15 Technologies Bringing Innovation To The Enterprise
This article originally appeared on Forbes
"Tech companies from the Bay Area to Tel Aviv are busily—and sometimes stealthily—changing every aspect of the enterprise, from operations and IT to communications and marketing. While these companies’ innovations don’t get as much attention as those of their consumer-focused peers, the B2B disruptors have just as big an impact on their target audience. Additionally, they belong to a market just as flush with funding. Below are 15 technologies bringing innovation to the enterprise. (Please note, that this is my own research and findings as a strategist, CEO, and Forbes contributor; and not an official Forbes list.)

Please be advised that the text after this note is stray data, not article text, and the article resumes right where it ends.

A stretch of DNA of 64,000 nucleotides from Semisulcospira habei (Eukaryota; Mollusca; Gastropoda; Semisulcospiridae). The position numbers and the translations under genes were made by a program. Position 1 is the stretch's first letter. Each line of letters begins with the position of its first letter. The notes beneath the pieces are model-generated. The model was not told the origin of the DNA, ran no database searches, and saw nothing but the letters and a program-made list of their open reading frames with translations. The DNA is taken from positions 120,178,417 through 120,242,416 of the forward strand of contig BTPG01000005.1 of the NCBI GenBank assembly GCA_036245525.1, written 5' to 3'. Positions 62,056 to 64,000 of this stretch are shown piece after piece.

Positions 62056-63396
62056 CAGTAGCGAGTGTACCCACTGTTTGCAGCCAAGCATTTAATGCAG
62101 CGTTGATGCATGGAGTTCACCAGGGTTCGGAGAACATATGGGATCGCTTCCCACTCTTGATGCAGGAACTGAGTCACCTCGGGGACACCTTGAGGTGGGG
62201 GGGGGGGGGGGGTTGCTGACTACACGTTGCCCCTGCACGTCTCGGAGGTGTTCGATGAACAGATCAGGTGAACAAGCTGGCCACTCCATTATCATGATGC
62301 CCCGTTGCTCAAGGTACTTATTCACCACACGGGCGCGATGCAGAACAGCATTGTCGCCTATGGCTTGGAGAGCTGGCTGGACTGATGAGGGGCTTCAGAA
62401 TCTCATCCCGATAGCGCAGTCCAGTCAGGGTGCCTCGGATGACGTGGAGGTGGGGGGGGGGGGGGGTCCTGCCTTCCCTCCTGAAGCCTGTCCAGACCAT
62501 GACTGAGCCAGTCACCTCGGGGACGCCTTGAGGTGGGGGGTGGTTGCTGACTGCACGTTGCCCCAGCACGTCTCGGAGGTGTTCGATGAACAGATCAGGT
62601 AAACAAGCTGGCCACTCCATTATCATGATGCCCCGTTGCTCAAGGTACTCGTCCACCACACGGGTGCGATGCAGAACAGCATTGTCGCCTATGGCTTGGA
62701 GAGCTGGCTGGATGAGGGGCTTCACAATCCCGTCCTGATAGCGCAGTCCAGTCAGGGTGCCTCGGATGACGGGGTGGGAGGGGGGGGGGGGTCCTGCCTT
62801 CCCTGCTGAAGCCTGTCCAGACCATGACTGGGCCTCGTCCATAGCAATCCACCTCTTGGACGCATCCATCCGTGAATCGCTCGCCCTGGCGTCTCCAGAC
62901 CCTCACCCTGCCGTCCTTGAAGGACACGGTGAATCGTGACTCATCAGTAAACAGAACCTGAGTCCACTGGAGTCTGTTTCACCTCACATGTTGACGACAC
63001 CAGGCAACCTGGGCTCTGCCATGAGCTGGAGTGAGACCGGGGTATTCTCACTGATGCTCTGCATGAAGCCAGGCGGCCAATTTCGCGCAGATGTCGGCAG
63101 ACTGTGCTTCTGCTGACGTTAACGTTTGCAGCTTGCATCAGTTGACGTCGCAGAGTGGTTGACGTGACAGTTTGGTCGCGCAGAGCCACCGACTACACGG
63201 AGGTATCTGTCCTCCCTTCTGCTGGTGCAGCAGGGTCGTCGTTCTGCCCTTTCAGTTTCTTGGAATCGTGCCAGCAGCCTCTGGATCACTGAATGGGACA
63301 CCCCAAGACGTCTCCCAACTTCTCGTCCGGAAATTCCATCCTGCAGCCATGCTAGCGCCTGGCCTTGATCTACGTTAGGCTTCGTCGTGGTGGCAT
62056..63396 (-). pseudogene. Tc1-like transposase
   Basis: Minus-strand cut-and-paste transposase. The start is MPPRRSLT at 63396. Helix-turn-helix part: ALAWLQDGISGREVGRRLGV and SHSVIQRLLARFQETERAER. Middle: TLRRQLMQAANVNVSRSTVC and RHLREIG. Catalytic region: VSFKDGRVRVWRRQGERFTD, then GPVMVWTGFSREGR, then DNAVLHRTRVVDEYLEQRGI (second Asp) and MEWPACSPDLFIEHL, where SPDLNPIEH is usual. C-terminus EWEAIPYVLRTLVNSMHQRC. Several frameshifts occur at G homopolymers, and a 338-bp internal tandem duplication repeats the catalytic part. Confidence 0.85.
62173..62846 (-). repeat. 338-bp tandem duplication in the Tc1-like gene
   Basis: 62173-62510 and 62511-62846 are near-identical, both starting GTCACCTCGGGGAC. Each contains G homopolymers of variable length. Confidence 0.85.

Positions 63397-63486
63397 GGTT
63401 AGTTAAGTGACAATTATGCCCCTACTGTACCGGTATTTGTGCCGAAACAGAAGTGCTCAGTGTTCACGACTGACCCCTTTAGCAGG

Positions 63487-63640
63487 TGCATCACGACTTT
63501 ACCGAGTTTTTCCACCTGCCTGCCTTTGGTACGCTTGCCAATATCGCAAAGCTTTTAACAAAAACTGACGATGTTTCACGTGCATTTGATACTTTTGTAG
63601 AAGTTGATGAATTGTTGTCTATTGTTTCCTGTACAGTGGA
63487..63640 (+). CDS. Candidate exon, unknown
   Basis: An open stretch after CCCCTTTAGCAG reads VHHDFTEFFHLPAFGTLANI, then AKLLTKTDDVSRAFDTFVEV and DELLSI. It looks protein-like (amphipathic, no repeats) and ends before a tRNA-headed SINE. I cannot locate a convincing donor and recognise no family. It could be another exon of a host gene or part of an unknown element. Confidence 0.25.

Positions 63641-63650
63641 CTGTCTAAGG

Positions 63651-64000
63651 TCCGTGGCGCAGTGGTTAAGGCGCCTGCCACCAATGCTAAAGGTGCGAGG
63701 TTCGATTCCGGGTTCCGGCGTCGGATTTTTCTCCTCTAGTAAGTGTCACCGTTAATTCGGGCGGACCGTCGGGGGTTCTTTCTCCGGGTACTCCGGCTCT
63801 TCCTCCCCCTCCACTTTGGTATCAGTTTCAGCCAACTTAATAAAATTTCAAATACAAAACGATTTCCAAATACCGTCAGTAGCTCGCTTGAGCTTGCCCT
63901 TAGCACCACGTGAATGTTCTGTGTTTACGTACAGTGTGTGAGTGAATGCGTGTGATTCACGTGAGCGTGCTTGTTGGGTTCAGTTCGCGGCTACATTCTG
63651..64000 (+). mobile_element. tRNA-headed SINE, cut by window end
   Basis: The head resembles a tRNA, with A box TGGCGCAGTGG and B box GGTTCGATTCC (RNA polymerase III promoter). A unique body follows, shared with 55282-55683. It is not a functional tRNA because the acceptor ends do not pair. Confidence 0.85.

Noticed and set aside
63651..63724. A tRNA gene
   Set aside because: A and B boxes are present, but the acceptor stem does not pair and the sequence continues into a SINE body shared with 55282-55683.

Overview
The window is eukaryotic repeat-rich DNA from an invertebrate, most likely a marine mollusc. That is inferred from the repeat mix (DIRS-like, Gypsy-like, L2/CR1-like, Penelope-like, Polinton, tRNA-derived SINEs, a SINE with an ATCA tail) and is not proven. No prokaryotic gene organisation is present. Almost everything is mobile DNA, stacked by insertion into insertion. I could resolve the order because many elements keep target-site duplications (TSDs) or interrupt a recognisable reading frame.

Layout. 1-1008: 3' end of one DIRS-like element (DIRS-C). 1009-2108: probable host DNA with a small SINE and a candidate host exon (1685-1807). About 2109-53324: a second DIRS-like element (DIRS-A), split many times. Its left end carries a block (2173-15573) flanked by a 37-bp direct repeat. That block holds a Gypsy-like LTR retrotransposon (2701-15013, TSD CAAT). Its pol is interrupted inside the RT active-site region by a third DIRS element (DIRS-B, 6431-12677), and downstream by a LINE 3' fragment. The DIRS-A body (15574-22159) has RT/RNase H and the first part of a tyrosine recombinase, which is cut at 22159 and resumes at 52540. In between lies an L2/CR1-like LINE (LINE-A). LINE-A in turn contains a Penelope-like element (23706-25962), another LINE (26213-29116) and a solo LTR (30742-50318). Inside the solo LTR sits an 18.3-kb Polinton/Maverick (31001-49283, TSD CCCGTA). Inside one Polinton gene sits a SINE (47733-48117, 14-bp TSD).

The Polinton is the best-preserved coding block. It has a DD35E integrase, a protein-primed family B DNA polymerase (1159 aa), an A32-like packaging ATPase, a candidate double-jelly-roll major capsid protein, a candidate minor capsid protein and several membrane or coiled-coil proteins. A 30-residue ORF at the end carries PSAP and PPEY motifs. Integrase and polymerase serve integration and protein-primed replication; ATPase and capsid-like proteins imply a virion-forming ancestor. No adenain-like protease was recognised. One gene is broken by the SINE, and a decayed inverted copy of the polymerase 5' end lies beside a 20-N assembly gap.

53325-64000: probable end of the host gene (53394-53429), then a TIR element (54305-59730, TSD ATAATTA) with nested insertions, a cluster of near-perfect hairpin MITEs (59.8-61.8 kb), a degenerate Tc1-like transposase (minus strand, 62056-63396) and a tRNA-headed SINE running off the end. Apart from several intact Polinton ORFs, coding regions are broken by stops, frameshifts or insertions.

Video may be the future of online advertising – this year U.S.marketers are projected to spend almost $10 billion on video ads. Video advertising is a complex market, though, and there are a dizzying number of formats and devices to contend with. Brands (and publishers) are faced with the task of serving videos across all screens in a way that attracts viewers’ attention and clicks. Cedato’s video ad platform automates “cross-screen” delivery, targets viewers with the right ads, and measures the results so advertisers can simplify, optimize and track revenue of their video advertising. The company, which is a year old, recently launched a private video ad marketplace as well.
ControlUp is the tool IT systems administrators had been pining for. It’s a SaaS platform that allows them to control every aspect of their company’s IT infrastructure from a single dashboard. ControlUp has received good reviews from professionals ever since it launched. Recently, the company released an insights product, which provides collective analytics to its customers, sharing the wisdom of the crowd on how to avoid IT errors and cut costs. Today, over 500 companies are using ControlUp to manage their IT systems efficiently and easily.